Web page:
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0x7E for trying to install RAID drivers on Dell Precision 490

Last response: in Storage
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April 5, 2010 9:59:33 PM

Have a Dell Precision 490 with 2 SATA drives in RAID1. A user came along and either deleted or corrupted the hal.dll file, making the machine unbootable. Machines posts and comes up with "hal.dll file is missing" and never goes anywhere.

So I pop in the Windows XP CD and reboot and it doesn't detect any drives/OS installations. I reboot again to see the RAID configuration status prompt and it says the RAID status is "Verify" but both disks are "Good" and "Bootable" according to the boot screen.

So I figured the RAID driver might be bad, I downloaded atleast a dozen various RAID drivers from the DELL site. The precision 490's use the x5000 chipset which doesn't use ICH7/8 or any of that it uses ESB. So after several tries with ESB and even non-ESB RAID drivers, the machine now BSOD's when I go to do a system repair with the Windows disc.

So now, I can't boot because the .dll is missing, I can't repair because the RAID driver BSOD's the Windows Repair screen, and the BIOS says everything is just peachy. 2 work days later i'm still stuck.

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a b \ Driver
a c 888 G Storage
April 6, 2010 2:29:30 AM

In my raid, if it says verify it means it has lost drive syncing and needs to verify data integrity. In my case I lost all data and had to restore from backups. TG I'm anal about my backups. These raids that need drivers are the worst.... Good luck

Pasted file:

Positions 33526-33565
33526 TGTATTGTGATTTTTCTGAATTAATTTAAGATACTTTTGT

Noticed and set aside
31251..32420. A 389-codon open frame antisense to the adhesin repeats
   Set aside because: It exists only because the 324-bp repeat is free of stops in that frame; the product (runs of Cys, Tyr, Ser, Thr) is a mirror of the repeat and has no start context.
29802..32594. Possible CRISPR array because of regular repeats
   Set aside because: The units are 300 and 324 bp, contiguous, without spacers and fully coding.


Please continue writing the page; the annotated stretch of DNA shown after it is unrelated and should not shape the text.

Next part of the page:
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April 6, 2010 4:12:36 AM

The worst thing is the RAID utility only gives a few options, none of which even tell you what driver it's supposed to use, or is currently using. It doesn't even give me the option to verify data integrity, unless it's some hidden hotkey that I don't know about.

And I find it odd that even though the disks are in RAID1 the utility states that if I break the RAID the data will be lost from the drives. I'd understand if it was something that spanned data, but do RAID1's really lose their data?
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April 17, 2010 7:14:21 AM

Removing one of the disks allowed the "good" disk to boot. Thankfully, I picked the correct disk first so that the good disk then corrected the error on the bad one when I re-connected. Reinserting the disk allowed for it to "verify" data integrity. Computer now boots fine.
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April 24, 2010 12:32:25 AM

Best answer selected by byz4ntinian.
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